Arts Editor, Molly Openshaw, demonstrated a Freudian reading of Mary Shelley’s Frankenstein, implementing the idea of the id and the ego in the tale of the modern Prometheus.
I recently reread Frankenstein and found it shocking how perfectly it falls in line with Freud’s idea of the psyche. And whilst I am not in agreement with Freud’s ideas, I find it fascinating how we can see this theory mirrored in literature. In 1818 Mary Shelley wrote her most famous novel, Frankenstein, a novel following the callous Victor Frankenstein in his quest to create life. Later in her career, Shelley also wrote Mathilda in 1820, which was published posthumously. In both these novels, the psyche is represented as tightrope-walking between misery and happiness, it is conflicted. We can see how morality, or reality, can become obstacles to happiness and desire. In reading Shelley’s writing, we can begin to understand the paradox of happiness and misery, situated alongside desire, and the lengths her characters will go to for their pleasure
In Frankenstein, the principal character Victor is ambitious in his academic pursuit, dedicating two years to infuse ‘life into an inanimate body’. Through the act of creation, Victor achieves his personal desire, however, this is not gratifying, and Victor’s pleasure is short-lived. Victor’s desires were selfish, instead of thinking of the implications of reviving the dead, Victor craves academic achievement. In the aftermath of his creation, Frankenstein’s desire is replaced by regret and guilt as ‘the beauty of the dream vanished’; there is a sense of futility, an ephemerality to desire. These selfish urges are only desirable when they have not yet been achieved. In his ambition, Victor was blinded to the extremity of his personal desire, not realising the consequences.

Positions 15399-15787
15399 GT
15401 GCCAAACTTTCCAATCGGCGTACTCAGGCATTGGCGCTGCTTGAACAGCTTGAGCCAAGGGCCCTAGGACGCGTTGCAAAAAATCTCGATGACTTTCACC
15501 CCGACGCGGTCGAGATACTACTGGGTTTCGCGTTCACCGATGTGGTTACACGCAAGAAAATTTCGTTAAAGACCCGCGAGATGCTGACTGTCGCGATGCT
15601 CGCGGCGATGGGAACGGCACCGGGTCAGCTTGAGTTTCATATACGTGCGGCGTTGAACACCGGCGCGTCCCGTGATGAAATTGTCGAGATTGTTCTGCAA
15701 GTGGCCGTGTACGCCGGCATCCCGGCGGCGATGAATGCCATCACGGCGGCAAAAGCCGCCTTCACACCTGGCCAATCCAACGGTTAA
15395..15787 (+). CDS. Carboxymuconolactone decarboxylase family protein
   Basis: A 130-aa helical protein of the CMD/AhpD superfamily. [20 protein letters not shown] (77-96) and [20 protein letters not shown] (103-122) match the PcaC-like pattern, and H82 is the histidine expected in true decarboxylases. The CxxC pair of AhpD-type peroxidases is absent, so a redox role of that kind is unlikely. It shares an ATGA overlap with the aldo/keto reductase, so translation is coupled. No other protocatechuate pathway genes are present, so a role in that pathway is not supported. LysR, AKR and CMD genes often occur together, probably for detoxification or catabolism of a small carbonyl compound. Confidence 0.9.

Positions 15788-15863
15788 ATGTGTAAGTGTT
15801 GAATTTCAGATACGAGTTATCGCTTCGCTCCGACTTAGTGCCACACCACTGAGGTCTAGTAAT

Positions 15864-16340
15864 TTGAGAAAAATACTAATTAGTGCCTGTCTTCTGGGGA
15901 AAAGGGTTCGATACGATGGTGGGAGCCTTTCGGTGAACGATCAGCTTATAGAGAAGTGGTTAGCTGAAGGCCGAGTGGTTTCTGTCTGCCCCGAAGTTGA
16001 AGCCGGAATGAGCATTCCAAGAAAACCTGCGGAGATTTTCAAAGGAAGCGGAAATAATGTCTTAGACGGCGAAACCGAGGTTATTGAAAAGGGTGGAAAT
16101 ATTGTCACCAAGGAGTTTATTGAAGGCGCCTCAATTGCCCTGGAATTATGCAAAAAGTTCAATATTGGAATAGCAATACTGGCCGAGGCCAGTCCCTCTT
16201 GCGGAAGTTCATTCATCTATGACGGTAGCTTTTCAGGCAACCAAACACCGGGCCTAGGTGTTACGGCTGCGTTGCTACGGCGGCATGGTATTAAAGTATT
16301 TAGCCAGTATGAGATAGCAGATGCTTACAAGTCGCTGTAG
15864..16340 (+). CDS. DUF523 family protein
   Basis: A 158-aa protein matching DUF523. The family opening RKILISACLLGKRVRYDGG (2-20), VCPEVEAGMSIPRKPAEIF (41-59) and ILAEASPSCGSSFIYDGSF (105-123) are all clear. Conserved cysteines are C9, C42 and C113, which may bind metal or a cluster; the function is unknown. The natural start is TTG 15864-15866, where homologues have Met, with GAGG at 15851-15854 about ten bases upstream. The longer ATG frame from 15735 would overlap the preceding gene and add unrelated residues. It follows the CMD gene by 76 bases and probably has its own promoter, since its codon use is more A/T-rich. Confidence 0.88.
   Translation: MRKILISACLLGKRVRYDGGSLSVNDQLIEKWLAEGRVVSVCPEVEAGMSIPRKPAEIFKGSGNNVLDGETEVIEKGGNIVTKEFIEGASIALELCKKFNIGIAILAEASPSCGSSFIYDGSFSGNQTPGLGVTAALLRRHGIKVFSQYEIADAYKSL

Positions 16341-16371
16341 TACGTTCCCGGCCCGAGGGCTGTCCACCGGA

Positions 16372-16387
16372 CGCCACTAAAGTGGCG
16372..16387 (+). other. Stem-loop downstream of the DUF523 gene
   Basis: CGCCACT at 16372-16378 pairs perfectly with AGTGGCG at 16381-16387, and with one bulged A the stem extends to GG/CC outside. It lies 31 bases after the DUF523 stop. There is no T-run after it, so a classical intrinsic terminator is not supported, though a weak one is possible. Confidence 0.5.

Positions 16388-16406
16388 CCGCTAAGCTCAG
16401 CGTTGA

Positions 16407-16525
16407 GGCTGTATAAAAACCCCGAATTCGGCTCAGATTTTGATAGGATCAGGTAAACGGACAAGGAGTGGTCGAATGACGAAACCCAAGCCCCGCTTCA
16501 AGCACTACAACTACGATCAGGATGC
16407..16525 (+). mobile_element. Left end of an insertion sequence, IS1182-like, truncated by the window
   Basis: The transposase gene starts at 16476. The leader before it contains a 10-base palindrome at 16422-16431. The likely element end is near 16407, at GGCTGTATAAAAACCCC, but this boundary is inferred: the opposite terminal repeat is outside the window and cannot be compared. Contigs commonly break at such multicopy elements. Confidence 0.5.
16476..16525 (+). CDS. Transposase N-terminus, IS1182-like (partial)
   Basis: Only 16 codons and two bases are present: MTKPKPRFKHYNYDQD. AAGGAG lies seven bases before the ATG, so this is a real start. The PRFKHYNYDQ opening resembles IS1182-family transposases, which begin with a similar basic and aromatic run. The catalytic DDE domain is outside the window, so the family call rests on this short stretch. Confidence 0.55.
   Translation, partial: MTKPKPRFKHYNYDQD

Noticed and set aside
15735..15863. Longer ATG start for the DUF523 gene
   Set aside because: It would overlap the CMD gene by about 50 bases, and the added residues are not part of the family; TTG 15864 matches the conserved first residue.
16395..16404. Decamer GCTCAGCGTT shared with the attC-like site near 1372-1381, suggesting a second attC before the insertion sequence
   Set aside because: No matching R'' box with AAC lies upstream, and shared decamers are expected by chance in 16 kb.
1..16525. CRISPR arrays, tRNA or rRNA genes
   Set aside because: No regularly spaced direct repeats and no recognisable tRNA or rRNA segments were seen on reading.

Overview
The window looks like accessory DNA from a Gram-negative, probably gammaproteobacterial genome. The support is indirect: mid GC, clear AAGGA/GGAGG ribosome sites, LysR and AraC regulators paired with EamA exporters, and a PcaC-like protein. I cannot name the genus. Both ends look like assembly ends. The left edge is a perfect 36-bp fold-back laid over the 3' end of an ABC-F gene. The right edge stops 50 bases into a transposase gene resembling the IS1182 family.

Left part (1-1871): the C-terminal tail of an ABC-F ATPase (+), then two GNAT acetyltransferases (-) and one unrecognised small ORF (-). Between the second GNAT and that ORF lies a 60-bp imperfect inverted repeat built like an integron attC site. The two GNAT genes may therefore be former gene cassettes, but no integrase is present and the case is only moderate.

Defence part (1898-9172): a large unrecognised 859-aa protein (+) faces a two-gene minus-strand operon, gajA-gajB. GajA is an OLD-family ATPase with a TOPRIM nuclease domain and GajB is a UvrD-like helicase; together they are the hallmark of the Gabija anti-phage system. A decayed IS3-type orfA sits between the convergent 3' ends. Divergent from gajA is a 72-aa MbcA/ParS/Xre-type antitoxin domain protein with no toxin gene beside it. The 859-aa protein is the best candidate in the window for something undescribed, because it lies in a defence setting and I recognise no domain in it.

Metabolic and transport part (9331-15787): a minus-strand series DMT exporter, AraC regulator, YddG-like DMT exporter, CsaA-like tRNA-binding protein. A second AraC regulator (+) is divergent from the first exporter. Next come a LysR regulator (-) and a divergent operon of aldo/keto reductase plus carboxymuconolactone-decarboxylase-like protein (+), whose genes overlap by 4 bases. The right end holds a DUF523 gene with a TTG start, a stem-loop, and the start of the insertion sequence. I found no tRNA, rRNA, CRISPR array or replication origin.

We can implement a Freudian analysis of Victor’s guilt as a manifestation of the conflicting desire and morality. Freud dictates that desire is led by the pleasure principle or the id. The id conflicts with the ego, or the morality principle: ‘the form of conscience [designed] to exercise the moral censorship’. These two forces are mediated by the superego, attempting to bridge the gap between desire and wider good. With Victor being drawn to creation as well as seeing the monstrosity of his acts, he is conflicted in what is right. Tension between selfish desire and the greater good produces remorse as ‘the tension between the demands of conscience and the actual performance of the ego is experienced as guilt’. In Victor’s desire-led creation, he was ignorant to the consequences of his actions but through the actualisation of his amoral desires he has uncovered his guilt. Through acting on the desire, Victor has demonstrated the power of the pleasure principle, yet by his extreme remorse and disgust, it is evident that the morality principle remains powerful. Victor’s monster personifies the id, this creation is an irrational impulse that has been materialized, his creation embodies pleasure and selfish desire. Through attempting to escape his monster, Victor exemplifies the workings of the ego by understanding that his creation is wrong and dangerous. Amorality is a pendulum seemingly crossing between good and bad, creation and death. Through Victor acting on his desire, he displays the failure of the ego, thus showing how the conflict in the superego cannot be won simply through acting on desire but acting on them without guilt.